BOSTON (CBS) — Boston Marathon bombing survivors are dealing with a multitude of health problems — many of them obvious, such as lost limbs.
But others are not so obvious. Quite a few survivors, like Heather Abbott, are also coping with serious hearing loss.
“I struggle to hear what people are saying,” Abbott tells CBS News. “And sometimes I’ll ask them to repeat themselves so many times that I just pretend I’ve heard at a certain point.”
The April 2013 bombings left more than 100 with an ear injury or hearing loss, and many are participating in a three-year study at the Massachusetts Eye and Ear Infirmary.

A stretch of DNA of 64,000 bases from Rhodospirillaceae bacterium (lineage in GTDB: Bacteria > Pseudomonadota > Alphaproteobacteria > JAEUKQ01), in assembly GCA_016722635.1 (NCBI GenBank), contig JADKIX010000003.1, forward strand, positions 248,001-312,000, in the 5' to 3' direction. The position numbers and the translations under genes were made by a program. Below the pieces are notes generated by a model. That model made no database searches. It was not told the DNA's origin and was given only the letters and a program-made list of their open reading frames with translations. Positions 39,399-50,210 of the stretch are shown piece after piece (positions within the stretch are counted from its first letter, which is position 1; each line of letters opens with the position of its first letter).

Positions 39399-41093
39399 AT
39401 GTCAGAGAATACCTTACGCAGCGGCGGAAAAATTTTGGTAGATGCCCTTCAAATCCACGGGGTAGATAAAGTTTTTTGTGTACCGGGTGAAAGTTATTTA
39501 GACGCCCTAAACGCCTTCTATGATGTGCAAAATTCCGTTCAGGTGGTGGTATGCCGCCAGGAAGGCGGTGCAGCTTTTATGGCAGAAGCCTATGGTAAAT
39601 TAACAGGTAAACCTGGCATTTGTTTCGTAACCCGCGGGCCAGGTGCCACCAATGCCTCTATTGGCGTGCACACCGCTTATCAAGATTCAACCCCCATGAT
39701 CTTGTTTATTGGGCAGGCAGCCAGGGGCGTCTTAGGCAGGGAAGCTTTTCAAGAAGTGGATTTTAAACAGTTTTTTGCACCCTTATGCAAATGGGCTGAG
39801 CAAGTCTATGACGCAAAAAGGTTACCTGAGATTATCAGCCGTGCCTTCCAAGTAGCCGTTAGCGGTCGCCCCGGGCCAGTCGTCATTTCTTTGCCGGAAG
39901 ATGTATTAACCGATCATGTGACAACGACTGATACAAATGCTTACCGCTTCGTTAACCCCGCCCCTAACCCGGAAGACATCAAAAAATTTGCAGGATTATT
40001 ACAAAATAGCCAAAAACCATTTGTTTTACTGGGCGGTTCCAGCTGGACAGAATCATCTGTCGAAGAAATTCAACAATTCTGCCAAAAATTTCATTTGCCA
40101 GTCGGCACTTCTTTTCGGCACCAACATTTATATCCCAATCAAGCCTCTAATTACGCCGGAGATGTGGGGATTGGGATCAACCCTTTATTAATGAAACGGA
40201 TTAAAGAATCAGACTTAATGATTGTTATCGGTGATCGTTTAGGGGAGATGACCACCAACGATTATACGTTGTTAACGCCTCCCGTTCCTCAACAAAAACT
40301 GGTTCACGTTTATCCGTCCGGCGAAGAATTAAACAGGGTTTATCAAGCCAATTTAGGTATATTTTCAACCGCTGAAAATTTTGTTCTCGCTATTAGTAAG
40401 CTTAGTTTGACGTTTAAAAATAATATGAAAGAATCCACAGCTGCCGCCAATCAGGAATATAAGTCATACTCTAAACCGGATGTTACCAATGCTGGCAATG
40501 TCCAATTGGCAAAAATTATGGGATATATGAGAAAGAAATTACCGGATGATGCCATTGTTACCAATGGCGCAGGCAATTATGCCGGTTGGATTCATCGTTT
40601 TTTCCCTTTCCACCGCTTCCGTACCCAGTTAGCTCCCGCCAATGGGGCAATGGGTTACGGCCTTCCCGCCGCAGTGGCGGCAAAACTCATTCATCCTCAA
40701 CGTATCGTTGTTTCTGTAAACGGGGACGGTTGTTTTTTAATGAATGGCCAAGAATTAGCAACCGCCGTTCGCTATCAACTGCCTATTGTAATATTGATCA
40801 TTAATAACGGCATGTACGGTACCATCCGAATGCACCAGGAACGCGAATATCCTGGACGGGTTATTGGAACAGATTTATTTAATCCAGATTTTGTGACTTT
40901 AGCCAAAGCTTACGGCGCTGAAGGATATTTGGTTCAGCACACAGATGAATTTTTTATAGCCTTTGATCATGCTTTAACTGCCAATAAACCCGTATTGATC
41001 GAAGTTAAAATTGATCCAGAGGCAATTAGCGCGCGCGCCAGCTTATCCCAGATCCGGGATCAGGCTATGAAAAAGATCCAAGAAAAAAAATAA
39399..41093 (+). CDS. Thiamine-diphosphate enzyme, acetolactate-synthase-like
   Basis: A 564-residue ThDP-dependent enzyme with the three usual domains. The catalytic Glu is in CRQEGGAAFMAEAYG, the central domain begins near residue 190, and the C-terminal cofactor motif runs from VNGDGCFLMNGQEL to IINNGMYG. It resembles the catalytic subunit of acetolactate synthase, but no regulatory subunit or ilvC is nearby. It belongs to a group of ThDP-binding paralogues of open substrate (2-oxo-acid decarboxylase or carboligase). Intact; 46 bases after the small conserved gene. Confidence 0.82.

Much of the past research in the field studied soldiers injured on the battlefield.
“This was, of course, in a crowded group of spectators who weren’t wearing headgear or helmets and so thinking about that in terms of blast mechanics, and how pressure waves ricochet off of buildings, surroundings are very important in terms of how much damage is actually done,” researcher Dr. Alicia Quesnel said.
Abbott had to wait a year for her ruptured ear drum to heal before she could get hearing aids.
“I definitely hear voices louder and clearer and background noises that I don’t hear when they’re off,” she said.
Now, Abbott hopes the study will lead to better technology the same way other research led to the prosthetic that makes it possible for her to run again. She has also started her own foundation to help trauma victims get prosthetics.